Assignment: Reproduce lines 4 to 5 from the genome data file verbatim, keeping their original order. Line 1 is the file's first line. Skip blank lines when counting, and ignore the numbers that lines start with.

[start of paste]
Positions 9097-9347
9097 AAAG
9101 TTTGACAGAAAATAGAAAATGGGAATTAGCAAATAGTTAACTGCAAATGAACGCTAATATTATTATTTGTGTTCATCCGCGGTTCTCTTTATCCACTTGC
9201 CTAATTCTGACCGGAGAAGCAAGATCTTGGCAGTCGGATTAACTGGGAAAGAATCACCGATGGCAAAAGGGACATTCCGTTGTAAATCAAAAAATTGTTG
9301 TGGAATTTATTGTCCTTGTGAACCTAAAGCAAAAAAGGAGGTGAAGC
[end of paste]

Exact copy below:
9201 CTAATTCTGACCGGAGAAGCAAGATCTTGGCAGTCGGATTAACTGGGAAAGAATCACCGATGGCAAAAGGGACATTCCGTTGTAAATCAAAAAATTGTTG
9301 TGGAATTTATTGTCCTTGTGAACCTAAAGCAAAAAAGGAGGTGAAGC